After Manohar Parrikar stoked a controversy over India’s ‘no first use’ nuclear policy, former NSA Shivshankar Menon today said the Defence Minister does not have the right to voice his personal opinion on nuclear policy in public, especially when it contradicts the official stand.
Menon also said Parrikar’s suggestion that India should give up its ‘no first use’ policy would not be in the country’s interest both in terms of the strategic deterrent role of nuclear weapons as well as their role as weapon of war.
The Defence Minister does not have a right to voice his personal opinion on nuclear policy in public particularly when that opinion contradicts the official policy of the country, he told India Today TV’s ‘To The Point’ programme.
Parrikar last week had wondered why India cannot say “we are a responsible nuclear power and I will not use it irresponsibly” instead of affirming a “no first use policy”, remarks he said were personal in nature.
“Why should I bind myself? I should say I am a responsible nuclear power and I will not use it irresponsibly. This is my(personal) thinking,” Parrikar had said.
Following the nuclear weapons test in 1998, India had declared a ‘no first use’ nuclear policy.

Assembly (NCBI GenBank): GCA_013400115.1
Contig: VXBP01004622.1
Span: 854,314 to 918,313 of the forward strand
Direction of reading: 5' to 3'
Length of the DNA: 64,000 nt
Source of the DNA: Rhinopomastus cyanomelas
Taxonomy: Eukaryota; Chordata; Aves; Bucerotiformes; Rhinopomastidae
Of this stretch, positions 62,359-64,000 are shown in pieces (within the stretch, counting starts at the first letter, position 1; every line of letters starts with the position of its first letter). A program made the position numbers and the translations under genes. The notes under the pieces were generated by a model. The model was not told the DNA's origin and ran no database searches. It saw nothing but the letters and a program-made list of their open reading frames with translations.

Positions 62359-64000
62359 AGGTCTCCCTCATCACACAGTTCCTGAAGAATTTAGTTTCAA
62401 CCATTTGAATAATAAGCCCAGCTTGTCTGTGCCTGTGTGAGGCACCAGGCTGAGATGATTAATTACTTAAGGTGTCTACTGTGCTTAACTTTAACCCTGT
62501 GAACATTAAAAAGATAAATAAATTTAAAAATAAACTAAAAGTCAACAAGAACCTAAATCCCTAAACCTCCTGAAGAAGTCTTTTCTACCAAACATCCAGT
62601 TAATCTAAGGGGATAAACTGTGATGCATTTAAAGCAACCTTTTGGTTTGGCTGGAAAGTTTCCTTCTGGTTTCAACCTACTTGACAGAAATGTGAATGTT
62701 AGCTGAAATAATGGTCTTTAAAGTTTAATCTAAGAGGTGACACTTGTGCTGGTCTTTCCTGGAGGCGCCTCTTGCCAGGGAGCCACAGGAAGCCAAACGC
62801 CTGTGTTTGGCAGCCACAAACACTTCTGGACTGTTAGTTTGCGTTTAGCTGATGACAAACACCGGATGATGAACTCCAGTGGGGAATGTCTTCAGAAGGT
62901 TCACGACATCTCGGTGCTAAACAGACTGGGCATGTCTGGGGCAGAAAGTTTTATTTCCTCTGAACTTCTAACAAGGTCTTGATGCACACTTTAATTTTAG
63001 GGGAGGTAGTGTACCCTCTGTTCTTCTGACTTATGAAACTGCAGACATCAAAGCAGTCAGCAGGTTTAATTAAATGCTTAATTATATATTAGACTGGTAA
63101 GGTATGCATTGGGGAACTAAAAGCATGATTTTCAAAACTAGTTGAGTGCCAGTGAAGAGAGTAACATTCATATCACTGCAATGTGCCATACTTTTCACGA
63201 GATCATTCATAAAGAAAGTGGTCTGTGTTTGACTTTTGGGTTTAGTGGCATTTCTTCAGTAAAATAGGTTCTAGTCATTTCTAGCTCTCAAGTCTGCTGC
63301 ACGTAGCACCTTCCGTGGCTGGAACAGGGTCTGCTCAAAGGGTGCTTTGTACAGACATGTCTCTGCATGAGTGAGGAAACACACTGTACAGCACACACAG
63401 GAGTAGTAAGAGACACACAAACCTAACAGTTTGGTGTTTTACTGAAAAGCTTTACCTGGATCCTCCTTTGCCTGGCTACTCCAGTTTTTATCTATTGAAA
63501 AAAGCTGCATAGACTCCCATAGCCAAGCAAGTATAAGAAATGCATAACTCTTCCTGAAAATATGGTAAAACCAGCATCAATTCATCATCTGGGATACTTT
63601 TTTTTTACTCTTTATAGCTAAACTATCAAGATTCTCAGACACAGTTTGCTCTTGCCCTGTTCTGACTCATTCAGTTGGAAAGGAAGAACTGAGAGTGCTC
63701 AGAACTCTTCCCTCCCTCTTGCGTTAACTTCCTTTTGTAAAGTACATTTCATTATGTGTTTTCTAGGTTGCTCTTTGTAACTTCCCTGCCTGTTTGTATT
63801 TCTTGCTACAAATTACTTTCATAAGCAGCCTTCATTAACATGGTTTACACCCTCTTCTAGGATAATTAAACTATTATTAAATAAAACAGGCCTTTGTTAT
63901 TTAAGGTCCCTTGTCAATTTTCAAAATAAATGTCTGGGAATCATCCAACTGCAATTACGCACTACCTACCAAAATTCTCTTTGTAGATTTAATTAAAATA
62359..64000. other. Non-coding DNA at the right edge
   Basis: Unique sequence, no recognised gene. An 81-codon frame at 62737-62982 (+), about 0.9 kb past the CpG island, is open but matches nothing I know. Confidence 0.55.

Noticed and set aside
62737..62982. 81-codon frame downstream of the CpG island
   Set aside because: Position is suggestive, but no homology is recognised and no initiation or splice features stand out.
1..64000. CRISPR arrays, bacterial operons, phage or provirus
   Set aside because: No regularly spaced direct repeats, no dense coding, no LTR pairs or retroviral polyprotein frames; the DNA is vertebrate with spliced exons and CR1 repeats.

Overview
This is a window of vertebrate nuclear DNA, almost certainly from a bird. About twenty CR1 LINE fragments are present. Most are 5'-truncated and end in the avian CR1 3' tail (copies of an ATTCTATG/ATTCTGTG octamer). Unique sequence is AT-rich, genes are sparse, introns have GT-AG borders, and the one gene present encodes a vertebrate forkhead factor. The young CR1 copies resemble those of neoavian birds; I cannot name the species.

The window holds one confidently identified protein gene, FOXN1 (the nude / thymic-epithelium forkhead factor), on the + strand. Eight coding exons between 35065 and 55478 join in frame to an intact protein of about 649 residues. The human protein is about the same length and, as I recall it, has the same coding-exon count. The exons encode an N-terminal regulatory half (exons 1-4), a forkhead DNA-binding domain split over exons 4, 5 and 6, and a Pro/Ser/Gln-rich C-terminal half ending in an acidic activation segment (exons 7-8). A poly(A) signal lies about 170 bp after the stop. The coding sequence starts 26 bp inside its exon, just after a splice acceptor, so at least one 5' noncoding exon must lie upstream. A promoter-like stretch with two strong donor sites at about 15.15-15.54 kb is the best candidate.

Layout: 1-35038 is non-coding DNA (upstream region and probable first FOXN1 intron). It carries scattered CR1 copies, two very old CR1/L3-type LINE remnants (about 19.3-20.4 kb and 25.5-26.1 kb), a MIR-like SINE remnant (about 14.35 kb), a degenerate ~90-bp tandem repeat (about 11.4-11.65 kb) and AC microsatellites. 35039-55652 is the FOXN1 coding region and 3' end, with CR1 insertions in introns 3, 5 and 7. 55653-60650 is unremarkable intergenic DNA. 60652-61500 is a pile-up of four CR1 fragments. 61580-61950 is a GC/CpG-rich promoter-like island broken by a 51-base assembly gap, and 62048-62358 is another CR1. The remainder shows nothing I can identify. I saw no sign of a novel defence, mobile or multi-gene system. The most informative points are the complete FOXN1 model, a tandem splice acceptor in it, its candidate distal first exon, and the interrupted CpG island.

Menon said India’s nuclear weapons are “no guard” and no deterrent against Pakistani terror.
Threatening a nuclear response to a terrorist attack from Pakistan “would be like threatening to kill a mosquito with a shotgun and would be unlikely to be understood by India’s own people let alone the international community,” said Menon, who was the National Security Adviser (NSA) from 2011 to 2014 under the Manmohan Singh government.
Menon made the remarks ahead of the launch of his forthcoming book ‘Choices’, which will officially be launched on December 2 by Manmohan Singh.
Talking about Indo-Pak relations, Menon said, “India- Pakistan relations are one of the few major failures of Indian foreign policy”.
He said India’s Pakistan policy has not always been related to reality.
Talking about India’s “surgical strikes” inside PoK in September, Menon said he believes that going public with them was not in India’s interest.
It was designed to appease domestic opinion not to advance a desired outcome with Pakistan, he said.
Going public meant that Pakistan was forced to deny the strikes happened and, at a later point, to indulge in a stepped-up cross-border violations, he said.